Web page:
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Luddite

[ luhd-ahyt ]
/ ˈlʌd aɪt /
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noun
a member of any of various bands of workers in England (1811–16) organized to destroy manufacturing machinery, under the belief that its use diminished employment.
someone who is opposed or resistant to new technologies or technological change.
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Origin of Luddite

First recorded in 1805–15; supposedly after Ned Ludd, 18th-century Leicestershire worker who in a fit of rage destroyed mechanical knitting machines; see -ite1

OTHER WORDS FROM Luddite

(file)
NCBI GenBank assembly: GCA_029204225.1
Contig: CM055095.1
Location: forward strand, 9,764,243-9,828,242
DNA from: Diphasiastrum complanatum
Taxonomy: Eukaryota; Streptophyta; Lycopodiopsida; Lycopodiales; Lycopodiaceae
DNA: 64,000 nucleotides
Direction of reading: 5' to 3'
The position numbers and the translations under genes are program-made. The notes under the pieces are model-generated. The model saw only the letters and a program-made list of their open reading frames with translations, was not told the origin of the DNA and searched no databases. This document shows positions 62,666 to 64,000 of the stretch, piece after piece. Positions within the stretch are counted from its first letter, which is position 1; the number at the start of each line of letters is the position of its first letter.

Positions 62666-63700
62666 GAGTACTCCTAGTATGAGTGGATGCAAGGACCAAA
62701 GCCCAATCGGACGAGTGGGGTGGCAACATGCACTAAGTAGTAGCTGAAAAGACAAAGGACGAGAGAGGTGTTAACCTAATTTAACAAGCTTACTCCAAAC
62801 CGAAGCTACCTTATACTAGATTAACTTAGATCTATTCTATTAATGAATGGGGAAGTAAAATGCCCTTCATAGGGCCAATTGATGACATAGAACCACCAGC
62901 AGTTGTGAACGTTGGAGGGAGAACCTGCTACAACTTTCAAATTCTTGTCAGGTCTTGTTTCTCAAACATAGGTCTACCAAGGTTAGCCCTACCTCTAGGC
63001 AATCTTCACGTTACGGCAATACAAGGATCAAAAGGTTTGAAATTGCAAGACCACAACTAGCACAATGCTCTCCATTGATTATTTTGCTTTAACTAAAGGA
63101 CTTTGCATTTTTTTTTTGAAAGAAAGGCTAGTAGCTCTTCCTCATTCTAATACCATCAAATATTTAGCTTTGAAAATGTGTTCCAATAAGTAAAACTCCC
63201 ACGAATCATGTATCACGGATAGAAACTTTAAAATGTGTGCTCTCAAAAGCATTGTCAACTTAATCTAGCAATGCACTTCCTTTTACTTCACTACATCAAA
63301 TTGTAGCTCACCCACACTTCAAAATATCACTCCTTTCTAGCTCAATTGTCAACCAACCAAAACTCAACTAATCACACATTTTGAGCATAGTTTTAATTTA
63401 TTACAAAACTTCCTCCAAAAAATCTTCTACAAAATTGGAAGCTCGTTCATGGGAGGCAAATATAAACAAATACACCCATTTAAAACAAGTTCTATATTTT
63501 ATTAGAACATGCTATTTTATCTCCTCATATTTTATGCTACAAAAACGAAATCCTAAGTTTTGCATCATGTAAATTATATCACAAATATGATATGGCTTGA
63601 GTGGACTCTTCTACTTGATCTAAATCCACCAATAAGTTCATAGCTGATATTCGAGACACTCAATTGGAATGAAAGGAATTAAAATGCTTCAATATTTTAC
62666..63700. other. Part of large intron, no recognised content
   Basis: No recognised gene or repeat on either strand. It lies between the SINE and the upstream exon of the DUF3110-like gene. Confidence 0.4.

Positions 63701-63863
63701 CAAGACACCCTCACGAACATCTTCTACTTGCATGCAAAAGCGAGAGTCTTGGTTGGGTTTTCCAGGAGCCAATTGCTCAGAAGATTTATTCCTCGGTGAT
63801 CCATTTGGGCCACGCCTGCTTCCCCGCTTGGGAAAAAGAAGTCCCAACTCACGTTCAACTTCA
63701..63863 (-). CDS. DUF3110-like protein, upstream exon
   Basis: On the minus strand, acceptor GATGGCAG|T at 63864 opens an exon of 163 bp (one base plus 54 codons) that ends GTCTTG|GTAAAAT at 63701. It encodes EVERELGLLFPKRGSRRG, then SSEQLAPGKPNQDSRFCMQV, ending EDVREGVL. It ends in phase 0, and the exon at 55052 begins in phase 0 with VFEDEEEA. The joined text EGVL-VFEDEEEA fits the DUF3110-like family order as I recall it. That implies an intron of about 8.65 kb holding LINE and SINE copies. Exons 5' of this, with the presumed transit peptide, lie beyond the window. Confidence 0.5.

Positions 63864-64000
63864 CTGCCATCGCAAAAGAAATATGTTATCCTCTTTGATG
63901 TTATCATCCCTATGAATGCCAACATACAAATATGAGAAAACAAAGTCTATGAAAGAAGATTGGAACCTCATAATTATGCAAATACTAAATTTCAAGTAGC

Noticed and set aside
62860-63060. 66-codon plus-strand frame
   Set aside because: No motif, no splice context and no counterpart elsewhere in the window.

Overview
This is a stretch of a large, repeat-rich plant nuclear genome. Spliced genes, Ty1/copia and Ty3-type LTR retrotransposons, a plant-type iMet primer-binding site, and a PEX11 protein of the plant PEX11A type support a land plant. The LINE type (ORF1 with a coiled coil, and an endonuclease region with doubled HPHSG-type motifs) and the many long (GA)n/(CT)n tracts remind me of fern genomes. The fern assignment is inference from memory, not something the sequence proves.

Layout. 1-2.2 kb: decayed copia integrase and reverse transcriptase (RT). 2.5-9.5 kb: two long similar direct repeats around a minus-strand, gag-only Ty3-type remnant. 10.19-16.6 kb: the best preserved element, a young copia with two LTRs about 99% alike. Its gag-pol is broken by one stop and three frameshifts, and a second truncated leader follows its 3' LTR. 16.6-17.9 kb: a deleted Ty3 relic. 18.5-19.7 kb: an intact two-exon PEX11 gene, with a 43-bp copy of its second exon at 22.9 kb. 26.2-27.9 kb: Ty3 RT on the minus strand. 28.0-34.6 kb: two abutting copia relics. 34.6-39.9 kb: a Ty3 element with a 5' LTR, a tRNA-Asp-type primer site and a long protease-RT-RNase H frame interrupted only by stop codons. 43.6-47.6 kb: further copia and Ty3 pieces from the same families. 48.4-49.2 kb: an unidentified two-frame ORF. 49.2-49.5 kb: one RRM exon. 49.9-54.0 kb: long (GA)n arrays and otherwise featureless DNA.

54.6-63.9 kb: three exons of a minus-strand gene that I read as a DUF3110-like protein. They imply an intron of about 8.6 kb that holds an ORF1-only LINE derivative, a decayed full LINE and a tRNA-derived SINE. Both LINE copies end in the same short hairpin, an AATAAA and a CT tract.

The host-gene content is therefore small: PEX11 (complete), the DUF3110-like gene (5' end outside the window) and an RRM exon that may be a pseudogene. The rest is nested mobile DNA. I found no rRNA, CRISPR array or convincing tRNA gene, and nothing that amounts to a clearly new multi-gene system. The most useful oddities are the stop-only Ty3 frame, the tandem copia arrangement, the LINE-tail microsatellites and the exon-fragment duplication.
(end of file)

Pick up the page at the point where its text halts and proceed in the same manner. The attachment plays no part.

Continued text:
Luddism, Lud·dit·ism, noun
Dictionary.com Unabridged Based on the Random House Unabridged Dictionary, © Random House, Inc. 2021

How to use Luddite in a sentence

British Dictionary definitions for Luddite

Luddite
/ (ˈlʌdaɪt) /

noun English history
any of the textile workers opposed to mechanization who rioted and organized machine-breaking between 1811 and 1816
any opponent of industrial change or innovation
adjective
of or relating to the Luddites

Derived forms of Luddite

Luddism, noun

Word Origin for Luddite

C19: alleged to be named after Ned Ludd, an 18th-century Leicestershire workman, who destroyed industrial machinery
Collins English Dictionary - Complete & Unabridged 2012 Digital Edition © William Collins Sons & Co. Ltd. 1979, 1986 © HarperCollins Publishers 1998, 2000, 2003, 2005, 2006, 2007, 2009, 2012
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